Blue Mountain Lake, N.Y. – Adirondack Experience, the Museum on Blue Mountain Lake, is pleased to announce a new acquisition on view in its Life in the Adirondacks exhibition: a cramped, dilapidated shack, known as “The Closet”, that for two summers was home to a young, talented African-American tenor, Fulton Fryar. Through the combined efforts of Adirondack Architectural Heritage, the Seagle Music Colony, and Adirondack Experience, this historic artifact was saved from demolition and will enlighten thousands of museum visitors on the history of racial discrimination in the Adirondack Park.
A student at the Seagle Music Colony in Schroon Lake in the summers of 1957 and 1958, Mr. Fryar was invited by the colony’s founder John Seagle to travel to the Adirondacks from North Carolina to train and perform with Seagle’s accomplished teachers and his fellow students. He was the first African-American to attend the prestigious camp. While Fryar’s admission to the all-white camp was a progressive move toward integration, it was not an uncomplicated one. Rather than house him in the comfort and comradery of camper bunkhouses, Fryar was given his own accommodations – a one-room shack off the laundry building that he dubbed “The Closet”. Having worked as a sign painter back home, Fryar put his artistic skills to work, dressing up his dark quarters with bright colors. “Always welcome to ‘The Closet’, the home of Fulton Fryar,” was emblazoned cheerfully on the front door, and inspirational quotes adorned the walls. Despite his social isolation, Fryar made the most of his time at the music colony, participating in theatrical productions and decorating stage sets while also learning how to train his voice and hone his talent.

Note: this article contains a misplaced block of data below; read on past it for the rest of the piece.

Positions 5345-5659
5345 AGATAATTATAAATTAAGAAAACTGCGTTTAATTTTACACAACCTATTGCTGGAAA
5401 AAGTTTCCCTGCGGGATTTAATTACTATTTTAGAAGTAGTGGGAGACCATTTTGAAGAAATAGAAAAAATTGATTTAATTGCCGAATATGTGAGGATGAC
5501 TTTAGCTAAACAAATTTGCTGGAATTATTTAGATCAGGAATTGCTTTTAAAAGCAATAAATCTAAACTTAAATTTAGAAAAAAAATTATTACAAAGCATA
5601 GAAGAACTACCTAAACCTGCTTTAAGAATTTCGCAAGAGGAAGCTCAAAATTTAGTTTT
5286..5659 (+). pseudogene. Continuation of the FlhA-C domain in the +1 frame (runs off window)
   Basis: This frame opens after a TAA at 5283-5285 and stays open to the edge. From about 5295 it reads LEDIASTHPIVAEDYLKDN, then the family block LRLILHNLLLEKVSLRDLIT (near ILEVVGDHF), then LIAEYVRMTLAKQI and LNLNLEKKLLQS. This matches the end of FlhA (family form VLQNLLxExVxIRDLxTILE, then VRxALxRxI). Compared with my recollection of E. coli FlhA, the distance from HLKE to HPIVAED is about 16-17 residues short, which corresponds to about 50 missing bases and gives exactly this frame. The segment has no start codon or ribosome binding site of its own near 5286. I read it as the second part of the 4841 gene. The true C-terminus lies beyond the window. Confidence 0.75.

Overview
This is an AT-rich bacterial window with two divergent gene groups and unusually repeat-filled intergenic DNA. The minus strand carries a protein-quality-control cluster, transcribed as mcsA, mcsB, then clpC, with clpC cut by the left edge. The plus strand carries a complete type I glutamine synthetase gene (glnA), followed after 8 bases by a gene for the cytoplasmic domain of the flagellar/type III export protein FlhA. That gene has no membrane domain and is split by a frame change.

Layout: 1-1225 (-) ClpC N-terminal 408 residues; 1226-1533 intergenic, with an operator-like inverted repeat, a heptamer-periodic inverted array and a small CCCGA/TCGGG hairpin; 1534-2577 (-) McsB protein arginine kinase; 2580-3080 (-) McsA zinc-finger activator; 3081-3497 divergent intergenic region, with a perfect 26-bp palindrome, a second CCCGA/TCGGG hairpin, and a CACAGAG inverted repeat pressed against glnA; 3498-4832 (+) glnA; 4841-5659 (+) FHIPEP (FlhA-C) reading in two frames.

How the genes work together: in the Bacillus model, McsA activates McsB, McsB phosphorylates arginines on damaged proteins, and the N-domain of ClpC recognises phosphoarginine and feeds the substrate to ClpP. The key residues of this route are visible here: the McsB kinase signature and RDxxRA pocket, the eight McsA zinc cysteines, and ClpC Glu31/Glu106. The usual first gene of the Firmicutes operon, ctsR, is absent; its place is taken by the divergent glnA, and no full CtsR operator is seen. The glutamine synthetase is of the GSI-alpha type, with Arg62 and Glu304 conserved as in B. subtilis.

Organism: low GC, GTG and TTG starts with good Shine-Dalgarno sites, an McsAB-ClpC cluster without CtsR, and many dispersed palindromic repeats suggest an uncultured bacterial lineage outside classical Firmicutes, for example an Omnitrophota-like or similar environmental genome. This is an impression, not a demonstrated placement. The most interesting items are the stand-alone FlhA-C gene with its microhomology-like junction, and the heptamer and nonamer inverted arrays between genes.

His story was recently captured by Mountain Lake PBS (https://mountainlake.org/fulton/) and Fryar will himself appear at Adirondack Experience on the evening of Monday, August 6th, for a panel discussion of racism and the Black experience in the Adirondack Park (https://www.theadkx.org/exhibitions-events/lectures/african-american-experience-adirondacks/).
About Adirondack Experience, The Museum on Blue Mountain Lake
Adirondack Experience, The Museum on Blue Mountain Lake (ADKX), accredited by the American Alliance of Museums, shares the history and culture of the Adirondack region through interactive exhibits, hands-on activities, and culturally rich collections in more than 24 historic and contemporary buildings on a 121-acre campus in the Central Adirondacks. ADKX offers a broad range of programs and activities including special and permanent exhibitions, a brand new 19,000 square foot Life in the Adirondacks interactive exhibition, daily activities with artisans-in-residence, workshops, lectures, nature tours, family and educational programs, and signature events like the Made in the Adirondacks Fair, Rustic Furniture Fair and Antiques Show and Sale and the first year for the NEW Mohawk and Abenaki Art Market. The museum is supported in part with donations from the general public, with some general operating support made possible by the New York State Council on the Arts with the support of Governor Andrew Cuomo and the New York State Legislature. For additional information, call 518-352-7311 or visit www.theADKX.org.
Photo: Fulton Fryar in The Closet prior to its removal from Seagle Music Colony.
Contact: Ausra Angermann
Director of Marketing